Joe Biden says he intends to run for reelection in 2024. But not all Democrats believe him. Nor are they convinced his No. 2 Kamala Harris would be the clear heir if he did choose to opt out.


Transportation Secretary Pete Buttigieg is the point person on implementing much of the popular bipartisan infrastructure deal. This fall, Sen. Cory Booker (D-N.J.) boosted the mayor of Manchester, N.H., during her recent reelection campaign and is keeping in touch with allies in the critical primary state, according to people familiar with the calls. Sen. Amy Klobuchar (D-Minn.) is on a book tour and campaigned in Virginia for Terry McAuliffe. Sen. Elizabeth Warren (D-Mass.) endorsed left-wing and progressive candidates outside of Massachusetts this past year.


The spokespeople for that quartet either declined to comment or stressed that the moves were unrelated to future electoral ambitions. But the context in which these moves took place has given them a dose of intrigue unusual for when an incumbent president is still in his first year in office.


Biden has said publicly and privately that he wants to run, and allies expect that will be only more likely if President Trump decides to challenge him in 2024 since Biden is skeptical of other Democrats’ prospects.


A person familiar with Biden’s conversation about his 2024 plans says “he has told people he is running and that ‘we will be prepared.'”


But there has been persistent chatter in Democratic circles that he could decide not to. And talk of successorship has spilled into open view in recent days, with even a close Biden ally, former Connecticut Sen. Chris Dodd, speculating about Harris’ positioning in a potential 2024 primary.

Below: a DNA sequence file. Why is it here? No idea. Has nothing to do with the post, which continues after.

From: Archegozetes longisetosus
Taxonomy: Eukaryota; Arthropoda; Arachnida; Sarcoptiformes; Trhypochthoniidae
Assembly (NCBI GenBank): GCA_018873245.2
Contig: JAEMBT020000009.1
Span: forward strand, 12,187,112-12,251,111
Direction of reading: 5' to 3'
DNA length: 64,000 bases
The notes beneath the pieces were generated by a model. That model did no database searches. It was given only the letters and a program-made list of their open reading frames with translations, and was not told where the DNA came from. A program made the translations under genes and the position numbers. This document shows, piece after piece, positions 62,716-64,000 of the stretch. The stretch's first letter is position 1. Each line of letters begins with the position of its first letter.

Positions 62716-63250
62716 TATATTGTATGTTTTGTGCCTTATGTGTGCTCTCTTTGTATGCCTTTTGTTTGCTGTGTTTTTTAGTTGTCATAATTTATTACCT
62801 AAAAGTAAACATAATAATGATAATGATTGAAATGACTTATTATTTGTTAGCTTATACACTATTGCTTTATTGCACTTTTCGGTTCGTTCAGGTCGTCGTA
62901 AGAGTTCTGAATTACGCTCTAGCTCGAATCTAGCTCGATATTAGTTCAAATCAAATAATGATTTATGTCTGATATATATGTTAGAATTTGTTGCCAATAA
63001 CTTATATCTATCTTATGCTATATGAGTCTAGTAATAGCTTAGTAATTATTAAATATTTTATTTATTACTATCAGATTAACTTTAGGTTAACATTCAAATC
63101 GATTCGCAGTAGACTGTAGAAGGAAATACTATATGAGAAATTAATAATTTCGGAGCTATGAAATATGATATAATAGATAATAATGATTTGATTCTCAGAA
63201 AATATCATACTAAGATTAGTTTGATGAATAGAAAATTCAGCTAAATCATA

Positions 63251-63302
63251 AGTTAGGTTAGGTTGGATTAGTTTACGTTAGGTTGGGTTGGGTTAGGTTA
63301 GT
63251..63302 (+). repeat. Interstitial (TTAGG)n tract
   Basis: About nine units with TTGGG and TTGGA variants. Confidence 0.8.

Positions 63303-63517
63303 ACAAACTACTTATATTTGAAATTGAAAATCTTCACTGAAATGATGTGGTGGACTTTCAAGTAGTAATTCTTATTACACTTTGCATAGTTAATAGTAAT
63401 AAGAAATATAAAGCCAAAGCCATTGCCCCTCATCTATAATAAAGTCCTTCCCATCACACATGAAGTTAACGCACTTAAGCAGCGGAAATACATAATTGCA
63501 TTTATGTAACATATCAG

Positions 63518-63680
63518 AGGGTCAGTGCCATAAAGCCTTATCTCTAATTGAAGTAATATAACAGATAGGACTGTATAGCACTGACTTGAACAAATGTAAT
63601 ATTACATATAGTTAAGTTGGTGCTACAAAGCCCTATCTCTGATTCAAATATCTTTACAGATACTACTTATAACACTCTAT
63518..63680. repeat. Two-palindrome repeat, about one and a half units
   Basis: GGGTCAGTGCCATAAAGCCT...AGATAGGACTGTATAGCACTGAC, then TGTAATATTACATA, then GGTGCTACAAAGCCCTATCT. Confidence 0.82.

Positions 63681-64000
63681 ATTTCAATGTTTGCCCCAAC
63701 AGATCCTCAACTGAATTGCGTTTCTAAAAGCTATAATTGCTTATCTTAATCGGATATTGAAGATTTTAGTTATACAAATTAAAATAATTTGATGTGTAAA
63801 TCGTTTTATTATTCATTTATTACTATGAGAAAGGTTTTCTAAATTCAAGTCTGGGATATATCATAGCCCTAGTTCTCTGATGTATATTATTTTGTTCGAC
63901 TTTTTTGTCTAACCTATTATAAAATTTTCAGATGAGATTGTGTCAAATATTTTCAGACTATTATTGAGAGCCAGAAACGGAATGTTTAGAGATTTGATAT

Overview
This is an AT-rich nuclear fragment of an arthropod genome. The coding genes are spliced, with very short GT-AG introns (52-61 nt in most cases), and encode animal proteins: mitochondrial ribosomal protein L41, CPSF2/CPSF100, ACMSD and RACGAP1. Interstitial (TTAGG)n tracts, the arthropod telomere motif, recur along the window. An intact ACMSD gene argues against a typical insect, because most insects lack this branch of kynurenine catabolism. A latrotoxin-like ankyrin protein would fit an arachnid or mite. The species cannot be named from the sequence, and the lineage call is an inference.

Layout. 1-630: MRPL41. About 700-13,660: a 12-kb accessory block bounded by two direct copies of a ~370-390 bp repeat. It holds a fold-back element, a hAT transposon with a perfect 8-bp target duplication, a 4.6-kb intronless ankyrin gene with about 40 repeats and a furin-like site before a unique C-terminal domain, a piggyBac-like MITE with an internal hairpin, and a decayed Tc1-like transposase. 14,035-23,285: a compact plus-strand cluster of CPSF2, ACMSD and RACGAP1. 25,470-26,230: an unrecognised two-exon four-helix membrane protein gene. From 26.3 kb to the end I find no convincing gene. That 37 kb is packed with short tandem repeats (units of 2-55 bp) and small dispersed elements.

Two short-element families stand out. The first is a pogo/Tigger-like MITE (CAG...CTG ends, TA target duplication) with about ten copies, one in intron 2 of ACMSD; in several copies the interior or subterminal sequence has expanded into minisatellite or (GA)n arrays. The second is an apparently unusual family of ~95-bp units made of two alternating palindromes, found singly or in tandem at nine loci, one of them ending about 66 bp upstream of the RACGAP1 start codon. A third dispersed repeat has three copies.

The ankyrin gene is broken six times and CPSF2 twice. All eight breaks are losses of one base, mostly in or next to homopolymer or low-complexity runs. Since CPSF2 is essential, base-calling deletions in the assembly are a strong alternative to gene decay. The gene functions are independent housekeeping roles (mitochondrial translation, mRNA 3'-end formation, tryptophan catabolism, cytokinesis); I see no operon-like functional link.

All of it adds a new level of electoral uncertainty that the Democratic Party and Harris in particular face as they remain dependent on Biden’s success and unclear about his future.


“Folks are definitely playing chess right now. They’re playing the long game and seeing how things develop and shift,” said Nina Smith, who has worked for Buttigieg and Stacey Abrams.


Though the expectation remains that Biden will mount a reelection bid, Democratic operatives are preparing for the possibility that it won’t materialize, noting Biden’s grim 2022 midterm prospects and his age — he’d be 86 years old at the end of any second term. Biden has also said he wants to be a bridge to the next generation, which has fed routine speculation that he could bow out to make way for a younger Democratic candidate.


Typically, the person at the other side of that bridge would be the vice president. But less than a year into her time in the executive branch, more than a dozen Democratic officials — some affiliated with potential candidates — say that Harris is currently not scaring any prospective opponents.

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